• At even lower exercise intensities, fat is the main fuel. Fat is more energy dense than glycogen – and we have very large stores of fat – but the chemical processes that release its energy proceed more slowly and so cannot supply energy when it is needed rapidly.

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Article References

1. Thomas DM, Bouchard C, Church T, Slentz C, Kraus WE, Redman LM, Martin CK, Silva AM, Vossen M, Westerterp K, Heymsfield SB. Why do individuals not lose more weight from an exercise intervention at a defined dose? An energy balance analysis. Obes Rev. 2012 Oct;13(10):835-47. doi: 10.1111/j.1467-789X.2012.01012.x. Epub 2012 Jun 11.

2. Lira VA, Okutsu M, Zhang M, Greene NP, Laker RC, Breen DS, Hoehn KL, Yan Z. Autophagy is required for exercise training-induced skeletal muscle adaptation and improvement of physical performance. FASEB J. 2013 Oct;27(10):4184-93. doi: 10.1096/fj.13-228486.

3. Burgomaster KA, Hughes SC, Heigenhauser GJ, Bradwell SN, Gibala MJ. Six sessions of sprint interval training increases muscle oxidative potential and cycle endurance capacity in humans. J. Appl. Physiol. 2005; 98: 1985–90. 10.1152/japplphysiol.01095.2004.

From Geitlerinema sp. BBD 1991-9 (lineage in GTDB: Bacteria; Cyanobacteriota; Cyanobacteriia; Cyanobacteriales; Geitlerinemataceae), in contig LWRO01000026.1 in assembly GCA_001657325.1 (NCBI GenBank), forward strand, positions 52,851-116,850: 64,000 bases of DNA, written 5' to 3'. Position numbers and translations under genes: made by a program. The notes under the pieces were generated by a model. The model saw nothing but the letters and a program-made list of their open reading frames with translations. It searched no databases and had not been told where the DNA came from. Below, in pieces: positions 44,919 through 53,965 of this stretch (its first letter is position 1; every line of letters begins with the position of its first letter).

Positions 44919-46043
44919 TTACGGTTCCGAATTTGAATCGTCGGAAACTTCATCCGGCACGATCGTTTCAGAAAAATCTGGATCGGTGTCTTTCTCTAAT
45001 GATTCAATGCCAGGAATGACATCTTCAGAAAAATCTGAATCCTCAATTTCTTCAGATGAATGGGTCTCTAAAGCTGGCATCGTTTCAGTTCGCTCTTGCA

4. Barwell ND, Malkova D, Leggate M, Gill JM. Individual responsiveness to exercise-induced fat loss is associated with change in resting substrate utilization. Metabolism. 2009 Sep;58(9):1320-8. doi: 10.1016/j.metabol.2009.04.016. Epub 2009 Jun 18.

5. Jensen J, Rustad PI, Kolnes AJ, Lai YC. The role of skeletal muscle glycogen breakdown for regulation of insulin sensitivity by exercise. Front Physiol. 2011 Dec 30;2:112. doi: 10.3389/fphys.2011.00112.

6. Kavazis AN. Exercise preconditioning of the myocardium. Sports Med. 2009;39(11):923-35. doi: 10.2165/11317870-000000000-00000. Review.

7. Coelho FG, Gobbi S, Andreatto CA, Corazza DI, Pedroso RV, Santos-Galduróz RF. Physical exercise modulates peripheral levels of brain-derived neurotrophic factor (BDNF): a systematic review of experimental studies in the elderly. Arch Gerontol Geriatr. 2013 Jan-Feb;56(1):10-5. doi: 10.1016/j.archger.2012.06.003. Epub 2012 Jun 29.